Now horse racing is heavily dependent upon slots players, many of whom drive in from Maryland.

In the first five months of 2000, they poured $1.4 billion into those machines. The racetrack's cut: more than $51 million.

When Delaware Park promotes itself as "the ultimate entertainment experience in the Delaware Valley," it isn't referring to horse races, but to the popularity of its 2,000 slot machines.

Horses still rule at Baltimore's thoroughbred oval. There aren't any diversions.

It's an urban track bordering a distressed neighborhood and busy Northern Parkway. Barns are crammed into the 140-acre site; rowhouses can be spotted beyond the clubhouse turn.

On this weekday, the clubhouse parking lot ($2 fee) also hosts a farmers' market. The 1,800-car lot has ample room for both. (Grandstand fans park for free, but they've got a long walk.)

For three bucks, you gain grandstand admission; $5 gets you into the clubhouse. There's not much free seating in the clubhouse, except outdoors. One floor is devoted to a terrace dining room; the top floor houses the popular Sports Palace with banks of large TV screens broadcasting races at other tracks.

Regulars frequent the Sports Palace, and it's busy. More noise and excitement are coming from this small throng than from all the racing aficionados at Delaware Park.

Good lighting, highly buffed flooring and swivel chairs with cocktail tables make for pleasant surroundings -- if you don't mind never seeing the track.

Things are more austere in the grandstand, but the bright, colorful dM-icor gives the place a cheerful look. Fresh coats of white paint have done wonders on the outside. Pimlico doesn't look half as bad as its press notices indicate.

The crammed indoor paddock, squeezed between the grandstand and clubhouse, can be viewed from either side. A handful of fans watches the saddling before wagering.

They seem swallowed up in such an enormous place. Three or four fans occupy the 5,900-seat outdoor grandstand; about the same number lounge comfortably in the 6,400-seat indoor grandstand.

Park benches at track level attract younger fans. Groups cluster in plastic chairs at grandstand TV monitors.

These are serious lovers of racing. They study charts, watch the odds change, and wait till the last minute to bet.

The crowd is a mix of elderly and 20-somethings, whites and blacks, men and women, blue-collars and white-collars. Even some kids. It's a taste of Baltimore.

Those up in years favor the clubhouse; grandstand habitues are younger, and more integrated.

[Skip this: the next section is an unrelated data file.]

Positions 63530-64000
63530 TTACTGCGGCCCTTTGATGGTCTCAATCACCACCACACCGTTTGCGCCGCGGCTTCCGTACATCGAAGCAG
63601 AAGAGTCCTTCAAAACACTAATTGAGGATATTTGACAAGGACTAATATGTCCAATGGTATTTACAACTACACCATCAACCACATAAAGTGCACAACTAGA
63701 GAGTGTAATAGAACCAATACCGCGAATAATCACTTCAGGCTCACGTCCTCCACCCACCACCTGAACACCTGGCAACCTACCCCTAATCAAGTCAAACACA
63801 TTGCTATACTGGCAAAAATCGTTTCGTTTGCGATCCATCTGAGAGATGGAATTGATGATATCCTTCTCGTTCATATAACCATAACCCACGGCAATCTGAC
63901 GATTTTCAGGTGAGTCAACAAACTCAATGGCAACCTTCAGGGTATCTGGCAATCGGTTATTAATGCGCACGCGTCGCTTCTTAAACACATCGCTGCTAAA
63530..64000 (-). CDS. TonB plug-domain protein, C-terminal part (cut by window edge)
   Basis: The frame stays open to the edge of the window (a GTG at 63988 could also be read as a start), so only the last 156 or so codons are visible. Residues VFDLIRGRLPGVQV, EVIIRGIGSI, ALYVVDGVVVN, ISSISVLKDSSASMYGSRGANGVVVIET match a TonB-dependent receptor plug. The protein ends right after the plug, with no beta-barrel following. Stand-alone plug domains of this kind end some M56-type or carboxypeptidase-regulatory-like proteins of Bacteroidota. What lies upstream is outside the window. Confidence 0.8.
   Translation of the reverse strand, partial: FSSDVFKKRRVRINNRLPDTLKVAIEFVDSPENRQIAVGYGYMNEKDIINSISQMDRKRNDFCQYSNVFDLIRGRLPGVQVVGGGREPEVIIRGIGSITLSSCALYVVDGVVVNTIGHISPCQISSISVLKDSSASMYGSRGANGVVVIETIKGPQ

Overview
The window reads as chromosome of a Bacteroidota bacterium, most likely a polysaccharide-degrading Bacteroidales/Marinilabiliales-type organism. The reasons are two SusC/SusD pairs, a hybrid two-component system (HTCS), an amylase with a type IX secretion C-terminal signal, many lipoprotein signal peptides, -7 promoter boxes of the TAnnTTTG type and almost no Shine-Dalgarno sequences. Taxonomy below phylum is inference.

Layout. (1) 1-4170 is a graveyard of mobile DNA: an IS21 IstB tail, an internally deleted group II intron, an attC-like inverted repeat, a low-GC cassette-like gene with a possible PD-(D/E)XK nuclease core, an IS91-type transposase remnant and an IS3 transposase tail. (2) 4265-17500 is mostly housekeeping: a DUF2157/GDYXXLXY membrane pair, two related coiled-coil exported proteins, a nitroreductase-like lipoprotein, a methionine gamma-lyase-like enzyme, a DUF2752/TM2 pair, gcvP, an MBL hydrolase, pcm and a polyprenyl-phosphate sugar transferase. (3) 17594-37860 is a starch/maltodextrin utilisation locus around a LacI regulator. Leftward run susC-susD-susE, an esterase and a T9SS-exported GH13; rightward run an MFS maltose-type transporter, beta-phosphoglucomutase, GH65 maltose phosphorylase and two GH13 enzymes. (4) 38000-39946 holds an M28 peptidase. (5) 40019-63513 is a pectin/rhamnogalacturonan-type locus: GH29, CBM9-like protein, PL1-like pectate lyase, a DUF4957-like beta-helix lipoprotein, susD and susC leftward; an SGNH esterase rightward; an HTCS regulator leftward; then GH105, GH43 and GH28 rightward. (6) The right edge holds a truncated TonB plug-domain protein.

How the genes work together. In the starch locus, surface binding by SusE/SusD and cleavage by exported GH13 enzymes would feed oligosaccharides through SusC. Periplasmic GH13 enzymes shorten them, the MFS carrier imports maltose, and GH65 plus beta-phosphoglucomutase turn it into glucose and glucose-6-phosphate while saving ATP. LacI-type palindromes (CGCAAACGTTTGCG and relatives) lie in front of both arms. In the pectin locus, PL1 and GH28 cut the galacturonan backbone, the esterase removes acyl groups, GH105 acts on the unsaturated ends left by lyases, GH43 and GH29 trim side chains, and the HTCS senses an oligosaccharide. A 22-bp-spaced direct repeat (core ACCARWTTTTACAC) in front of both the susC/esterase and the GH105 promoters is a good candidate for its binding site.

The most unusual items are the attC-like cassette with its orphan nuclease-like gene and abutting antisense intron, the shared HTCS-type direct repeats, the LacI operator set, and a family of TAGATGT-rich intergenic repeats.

If you're looking for a good meal, don't bother with the grandstand. It's got a small cafeteria and concession stands. The food in the clubhouse is tasty, particularly the $11.95 crab cake.

But 2,873 spectators can't pay the bills for stabling 700 horses, the $176,000 in purses awarded that day and the expenses involved in operating this immense facility.

While Delaware Park easily supports its racing with slots profits, Pimlico has no such fallback. Only a $10 million infusion from state taxpayers keeps Maryland track purses competitive.

A $19 million upgrade of Pimlico -- to be paid for by bettors, not taxpayers -- gained legislative approval this April. It calls for landscaped, adjacent parking; a picturesque outdoor paddock as a fan focal point; improved seating; gourmet dining; catered functions; dance bands.

Turning Pimlico into an appealing year-round attraction -- without resorting to one-armed bandits -- is the objective. It could take years to achieve, though.

Will even this be enough to compete against a slots-rich track just a little more than an hour away?

State officials -- and city officials -- need to take a hard look at Pimlico's predicament.

Short of legalizing slots, these governments could bolster the track's fortunes -- through promotions, encouraging agencies and business groups to hold functions at the facility and investing in a "crime and grime" clean-up and revival of the Pimlico community.

These governments also could help the racetrack find partners who see the potential in offering a variety of entertainment on track grounds.

Until that happens, Pimlico will be at a serious disadvantage. It's up against a Delaware racetrack with an inexhaustible supply of people eager to drop $3 billion a year into its slot machines.